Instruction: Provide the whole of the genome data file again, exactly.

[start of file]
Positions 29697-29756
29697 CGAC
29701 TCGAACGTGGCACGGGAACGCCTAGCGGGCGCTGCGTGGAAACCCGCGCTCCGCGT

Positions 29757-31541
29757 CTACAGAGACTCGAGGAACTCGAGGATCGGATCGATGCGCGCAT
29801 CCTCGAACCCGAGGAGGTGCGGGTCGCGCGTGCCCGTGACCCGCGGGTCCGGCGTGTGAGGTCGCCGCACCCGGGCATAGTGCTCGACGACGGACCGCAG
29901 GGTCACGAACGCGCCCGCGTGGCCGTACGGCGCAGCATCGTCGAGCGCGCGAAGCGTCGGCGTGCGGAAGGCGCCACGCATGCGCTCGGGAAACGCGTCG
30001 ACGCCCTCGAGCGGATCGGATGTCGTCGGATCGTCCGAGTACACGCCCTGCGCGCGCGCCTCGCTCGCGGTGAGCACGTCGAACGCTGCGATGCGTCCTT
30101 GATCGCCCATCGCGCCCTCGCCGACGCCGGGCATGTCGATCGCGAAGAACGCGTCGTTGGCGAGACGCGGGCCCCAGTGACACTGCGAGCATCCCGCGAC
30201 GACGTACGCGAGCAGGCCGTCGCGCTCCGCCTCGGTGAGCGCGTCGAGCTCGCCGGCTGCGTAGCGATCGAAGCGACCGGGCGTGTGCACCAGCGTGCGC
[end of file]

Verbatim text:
Positions 29697-29756
29697 CGAC
29701 TCGAACGTGGCACGGGAACGCCTAGCGGGCGCTGCGTGGAAACCCGCGCTCCGCGT

Positions 29757-31541
29757 CTACAGAGACTCGAGGAACTCGAGGATCGGATCGATGCGCGCAT
29801 CCTCGAACCCGAGGAGGTGCGGGTCGCGCGTGCCCGTGACCCGCGGGTCCGGCGTGTGAGGTCGCCGCACCCGGGCATAGTGCTCGACGACGGACCGCAG
29901 GGTCACGAACGCGCCCGCGTGGCCGTACGGCGCAGCATCGTCGAGCGCGCGAAGCGTCGGCGTGCGGAAGGCGCCACGCATGCGCTCGGGAAACGCGTCG
30001 ACGCCCTCGAGCGGATCGGATGTCGTCGGATCGTCCGAGTACACGCCCTGCGCGCGCGCCTCGCTCGCGGTGAGCACGTCGAACGCTGCGATGCGTCCTT
30101 GATCGCCCATCGCGCCCTCGCCGACGCCGGGCATGTCGATCGCGAAGAACGCGTCGTTGGCGAGACGCGGGCCCCAGTGACACTGCGAGCATCCCGCGAC
30201 GACGTACGCGAGCAGGCCGTCGCGCTCCGCCTCGGTGAGCGCGTCGAGCTCGCCGGCTGCGTAGCGATCGAAGCGACCGGGCGTGTGCACCAGCGTGCGC